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Quote of the day: He was looked up to with reverence for h
Notes
Parallel Lives by Plutarchus

Camillus, chapter 8: To Veii?[396 BC]
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The second pique they had against him was his opposing the law by which the city was to be divided; for the tribunes of the people brought forward a motion that the people and senate should be divided into two parts, one of which should remain at home, the other, as the lot should decide, remove to the new-taken city. By which means they should not only have much more room, but by the advantage of two great and magnificent cities, be better able to maintain their territories and their fortunes in general. The people, therefore, who were numerous and indigent, greedily embraced it, and crowded continually to the forum, with tumultuous demands to have it put to the vote. But the senate and the noblest citizens, judging the proceedings of the tribunes to tend rather to a destruction than a division of Rome, greatly averse to it, went to Camillus for assistance, who, fearing the result if it came to a direct contest, contrived to occupy the people with other business, and so staved it off. He thus became unpopular. But the greatest and most apparent cause of their dislike against him arose from the tenths of the spoil; the multitude having here, if not a just, yet a plausible case against him. For it seems, as he went to the siege of Veii, he had vowed to Apollo that if he took the city he would dedicate to him the tenth of the spoil. The city being taken and sacked, whether he was loath to trouble the soldiers at that time, or that through the multitude of business he had forgotten his vow, he suffered them to enjoy that part of the spoils also. Some time afterwards, when his authority was laid down, he brought the matter before the senate, and the priests, at the same time, reported, out of the sacrifices, that there were intimations of divine anger, requiring propitiations and offerings. The senate decreed the obligation to be in force.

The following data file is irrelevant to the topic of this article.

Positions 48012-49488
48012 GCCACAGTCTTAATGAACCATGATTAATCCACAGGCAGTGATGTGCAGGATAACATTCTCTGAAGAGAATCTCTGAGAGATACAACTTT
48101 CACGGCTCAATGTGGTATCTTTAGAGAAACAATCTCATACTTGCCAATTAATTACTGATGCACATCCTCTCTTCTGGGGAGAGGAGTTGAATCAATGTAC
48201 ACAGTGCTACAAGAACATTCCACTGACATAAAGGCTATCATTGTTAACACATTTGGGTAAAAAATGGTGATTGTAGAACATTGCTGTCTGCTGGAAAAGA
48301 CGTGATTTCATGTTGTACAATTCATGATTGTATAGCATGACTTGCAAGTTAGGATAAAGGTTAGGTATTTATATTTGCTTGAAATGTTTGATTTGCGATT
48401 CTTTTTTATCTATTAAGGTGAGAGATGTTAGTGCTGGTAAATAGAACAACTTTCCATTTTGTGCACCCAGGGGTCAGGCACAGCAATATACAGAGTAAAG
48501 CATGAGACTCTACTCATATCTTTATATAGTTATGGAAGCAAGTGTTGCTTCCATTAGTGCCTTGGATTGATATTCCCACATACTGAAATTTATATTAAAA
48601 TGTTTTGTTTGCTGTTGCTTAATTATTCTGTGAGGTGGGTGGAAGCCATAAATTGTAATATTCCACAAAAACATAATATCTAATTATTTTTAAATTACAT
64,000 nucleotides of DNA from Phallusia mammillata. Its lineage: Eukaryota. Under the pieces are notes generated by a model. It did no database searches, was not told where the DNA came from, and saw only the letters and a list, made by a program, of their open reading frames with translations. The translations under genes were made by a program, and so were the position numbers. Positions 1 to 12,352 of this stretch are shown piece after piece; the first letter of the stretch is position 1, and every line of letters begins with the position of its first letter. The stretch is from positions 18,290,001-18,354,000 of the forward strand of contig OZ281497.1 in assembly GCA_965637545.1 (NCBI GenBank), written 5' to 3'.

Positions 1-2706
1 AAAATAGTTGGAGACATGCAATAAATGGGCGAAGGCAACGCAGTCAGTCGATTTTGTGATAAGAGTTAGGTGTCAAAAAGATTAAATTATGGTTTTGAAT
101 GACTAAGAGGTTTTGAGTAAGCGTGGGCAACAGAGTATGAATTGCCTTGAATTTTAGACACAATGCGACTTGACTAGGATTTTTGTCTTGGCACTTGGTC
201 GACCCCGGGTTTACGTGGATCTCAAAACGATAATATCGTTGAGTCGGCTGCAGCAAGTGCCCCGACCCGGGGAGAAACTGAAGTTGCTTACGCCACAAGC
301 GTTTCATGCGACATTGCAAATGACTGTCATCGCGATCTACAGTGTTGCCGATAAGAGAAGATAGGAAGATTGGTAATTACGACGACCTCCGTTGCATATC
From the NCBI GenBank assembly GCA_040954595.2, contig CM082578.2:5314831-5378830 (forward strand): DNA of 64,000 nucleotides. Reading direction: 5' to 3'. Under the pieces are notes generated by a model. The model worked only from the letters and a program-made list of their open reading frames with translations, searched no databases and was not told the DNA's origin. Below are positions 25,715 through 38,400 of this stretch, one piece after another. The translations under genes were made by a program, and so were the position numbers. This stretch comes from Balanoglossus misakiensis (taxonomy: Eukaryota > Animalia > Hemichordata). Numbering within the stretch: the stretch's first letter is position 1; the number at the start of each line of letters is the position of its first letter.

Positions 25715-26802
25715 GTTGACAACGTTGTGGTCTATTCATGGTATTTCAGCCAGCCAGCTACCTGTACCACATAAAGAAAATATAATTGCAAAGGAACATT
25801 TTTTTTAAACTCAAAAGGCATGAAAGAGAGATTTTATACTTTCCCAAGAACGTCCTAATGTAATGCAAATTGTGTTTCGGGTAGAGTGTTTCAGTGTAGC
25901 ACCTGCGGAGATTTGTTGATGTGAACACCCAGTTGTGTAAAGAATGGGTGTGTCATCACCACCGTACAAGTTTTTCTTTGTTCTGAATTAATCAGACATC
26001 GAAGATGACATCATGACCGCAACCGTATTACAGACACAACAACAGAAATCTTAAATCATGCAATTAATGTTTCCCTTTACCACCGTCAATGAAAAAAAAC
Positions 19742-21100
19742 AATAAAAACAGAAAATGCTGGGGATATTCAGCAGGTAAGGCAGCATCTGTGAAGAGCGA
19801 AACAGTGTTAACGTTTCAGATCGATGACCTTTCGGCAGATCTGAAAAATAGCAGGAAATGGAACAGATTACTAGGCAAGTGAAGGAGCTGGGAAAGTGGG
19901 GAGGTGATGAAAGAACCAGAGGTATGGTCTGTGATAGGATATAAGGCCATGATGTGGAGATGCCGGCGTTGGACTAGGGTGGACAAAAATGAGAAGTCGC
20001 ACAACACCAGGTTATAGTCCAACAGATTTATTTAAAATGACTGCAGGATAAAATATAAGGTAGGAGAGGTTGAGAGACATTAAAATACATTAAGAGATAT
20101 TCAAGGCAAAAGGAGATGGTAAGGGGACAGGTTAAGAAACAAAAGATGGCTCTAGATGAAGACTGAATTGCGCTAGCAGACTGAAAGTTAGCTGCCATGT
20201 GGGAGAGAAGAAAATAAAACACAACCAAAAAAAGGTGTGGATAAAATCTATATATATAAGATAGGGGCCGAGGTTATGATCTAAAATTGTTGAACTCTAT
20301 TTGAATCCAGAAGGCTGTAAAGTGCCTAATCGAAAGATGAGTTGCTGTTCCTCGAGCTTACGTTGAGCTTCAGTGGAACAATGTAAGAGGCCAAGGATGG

Events: Siege of Veii, 396 BC. Veii conquered, The gift for Apollo